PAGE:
Johan Fourie's blog

I'd rather be a comma than a fullstop

Writing a biography of an uncharted people

with 2 comments

Biography

Two weeks ago, early on the Tuesday morning while still in bed, I opened my laptop to start the day. I was staying in a guest house in Guelph, Canada, where I was on a short visit before heading off to the Economic History Association meetings in San José at the end of that week. Scanning through my mails, my eyes came to rest on an address I had expected – an email from our Development and Alumni Relations officer. It read only: ‘Geluk Johan!’ – ‘Congratulations Johan!’ Our Mellon application was successful. The Biography of an Uncharted People project had begun.

The idea for the Mellon project had started roughly a year earlier. South Africa’s individual-level census data for much of the period before 1948 has not been preserved, and economic history is increasingly moving towards understanding ‘history from below’, using large datasets to investigate the social, demographic and economic aspects of human behaviour in the past. Fortunately, large numbers of other types of individual-level records have been preserved in South Africa’s archives, and are increasingly being digitised by institutions such as FamilySearch.org. These records include things like marriage records, death notices, voters’ rolls, tax censuses and slave emancipation records. Using such source material, I believe, would have two main benefits: firstly, it would open many new avenues for historical inquiry and, secondly, it would help equip history students with the skills of the data revolution, something I’ve written about before.

Dyanti Ngcita

An example of a Cape province death certificate

But transcription is expensive. The Andrew W. Mellon Foundation, however, is a generous supporter of research in the humanities, and after a rigorous internal and external application process, with many excellent competing project bids, we received, on that wonderful Tuesday morning, the happy news of success – starting in January 2018, the project will be funded for five years.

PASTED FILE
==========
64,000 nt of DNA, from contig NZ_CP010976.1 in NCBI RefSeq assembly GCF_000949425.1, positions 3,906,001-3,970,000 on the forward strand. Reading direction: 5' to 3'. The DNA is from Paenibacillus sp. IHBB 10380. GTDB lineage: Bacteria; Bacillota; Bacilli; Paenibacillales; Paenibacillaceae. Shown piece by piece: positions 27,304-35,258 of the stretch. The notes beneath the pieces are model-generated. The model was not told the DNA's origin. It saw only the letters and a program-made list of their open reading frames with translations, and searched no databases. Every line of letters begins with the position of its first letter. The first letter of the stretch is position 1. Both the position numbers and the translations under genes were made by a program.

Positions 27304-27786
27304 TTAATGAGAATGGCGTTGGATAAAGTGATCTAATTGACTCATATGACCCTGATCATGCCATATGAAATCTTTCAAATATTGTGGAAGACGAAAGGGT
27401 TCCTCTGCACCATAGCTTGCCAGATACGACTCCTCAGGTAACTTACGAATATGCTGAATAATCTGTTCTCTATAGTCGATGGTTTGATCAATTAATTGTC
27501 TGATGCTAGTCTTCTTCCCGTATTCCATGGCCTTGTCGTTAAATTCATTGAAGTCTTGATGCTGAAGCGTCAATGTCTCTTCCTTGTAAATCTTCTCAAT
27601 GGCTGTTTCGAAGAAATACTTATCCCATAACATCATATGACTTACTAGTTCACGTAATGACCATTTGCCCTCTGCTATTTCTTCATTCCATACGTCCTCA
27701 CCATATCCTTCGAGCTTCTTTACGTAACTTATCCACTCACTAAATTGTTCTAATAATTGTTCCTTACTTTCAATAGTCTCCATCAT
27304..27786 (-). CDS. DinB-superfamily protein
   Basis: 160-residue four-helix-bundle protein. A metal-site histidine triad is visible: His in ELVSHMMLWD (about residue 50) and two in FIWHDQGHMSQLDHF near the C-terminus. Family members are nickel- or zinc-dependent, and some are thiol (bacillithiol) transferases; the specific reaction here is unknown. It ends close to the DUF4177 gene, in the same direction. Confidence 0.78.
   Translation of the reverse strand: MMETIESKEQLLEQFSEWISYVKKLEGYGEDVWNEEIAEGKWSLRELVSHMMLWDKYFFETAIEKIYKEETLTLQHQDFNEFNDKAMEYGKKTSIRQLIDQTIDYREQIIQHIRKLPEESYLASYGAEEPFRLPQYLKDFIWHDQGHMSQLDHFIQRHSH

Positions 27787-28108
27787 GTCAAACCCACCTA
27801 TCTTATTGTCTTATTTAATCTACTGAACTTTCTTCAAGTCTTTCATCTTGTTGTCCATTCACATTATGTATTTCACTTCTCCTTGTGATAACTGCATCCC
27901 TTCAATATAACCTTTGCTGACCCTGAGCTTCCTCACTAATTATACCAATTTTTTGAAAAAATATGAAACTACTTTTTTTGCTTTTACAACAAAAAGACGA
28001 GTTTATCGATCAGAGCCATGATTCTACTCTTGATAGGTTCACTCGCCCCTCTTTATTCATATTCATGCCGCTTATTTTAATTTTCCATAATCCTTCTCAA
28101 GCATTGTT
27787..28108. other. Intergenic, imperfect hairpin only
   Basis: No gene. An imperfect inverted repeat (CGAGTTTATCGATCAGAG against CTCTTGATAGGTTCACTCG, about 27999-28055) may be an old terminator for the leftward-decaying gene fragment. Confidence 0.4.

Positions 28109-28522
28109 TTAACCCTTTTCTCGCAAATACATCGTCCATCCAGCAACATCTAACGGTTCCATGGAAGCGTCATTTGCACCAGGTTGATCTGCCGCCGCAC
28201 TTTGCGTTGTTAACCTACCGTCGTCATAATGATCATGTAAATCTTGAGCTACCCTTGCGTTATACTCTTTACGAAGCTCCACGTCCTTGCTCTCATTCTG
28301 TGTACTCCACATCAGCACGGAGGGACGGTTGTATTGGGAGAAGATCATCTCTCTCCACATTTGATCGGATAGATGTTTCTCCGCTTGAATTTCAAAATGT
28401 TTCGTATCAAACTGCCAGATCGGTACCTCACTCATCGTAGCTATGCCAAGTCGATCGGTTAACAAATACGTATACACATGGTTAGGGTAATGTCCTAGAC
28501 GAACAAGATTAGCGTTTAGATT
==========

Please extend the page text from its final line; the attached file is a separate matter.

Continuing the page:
This will not only be a South African project. We have brought together an impressive team of scholars, with a wide range of expertise. Now we are scouting for academically dedicated and enthusiastic students to join us in writing this new biography. We offer bursaries from postdoc to Honours level. More information is available on the project website.

I am excited about what the newly transcribed information, currently hidden away in millions of unused documents, can reveal. I am excited about building a team of dedicated and brilliant young scholars, a team that can continue long after the five years funding term. And I am also excited to join a new faculty and department, encouraging inter-disciplinary research that will, hopefully, provide new insights into the lives of South Africans, present and past.

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2 Responses

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  1. Excellent! eggsa.org is an excellent site to join hands with. They are particularly focused on gravestones if you can use that. And also help them. The problem with a site like familysearch.org is that individuals with no prior research information can upload information without the necessary documents. This can lead to bogus people or identities and sometime the same people have three or more different profiles created by different people (sometime with slight variations in the spelling of surnames – I am a Burger and some of the earlier Burgers were also called Burcherdt and with variations as well). Another site I found useful is naairs. The archives are of good quality and I have found a lot of useful information here. Isabel Groesbeek is a specialist in the filed of genealogy and she may also be of help in connecting you with other people.
    Good luck with the project. I hope it is successful.

    Kind regards,
    Schalk Burger.

    Schalk Burger

    October 2, 2017 at 06:57

  2. Congratulations Johan, and best wishes in your venture.

    Poly

    September 30, 2017 at 03:25


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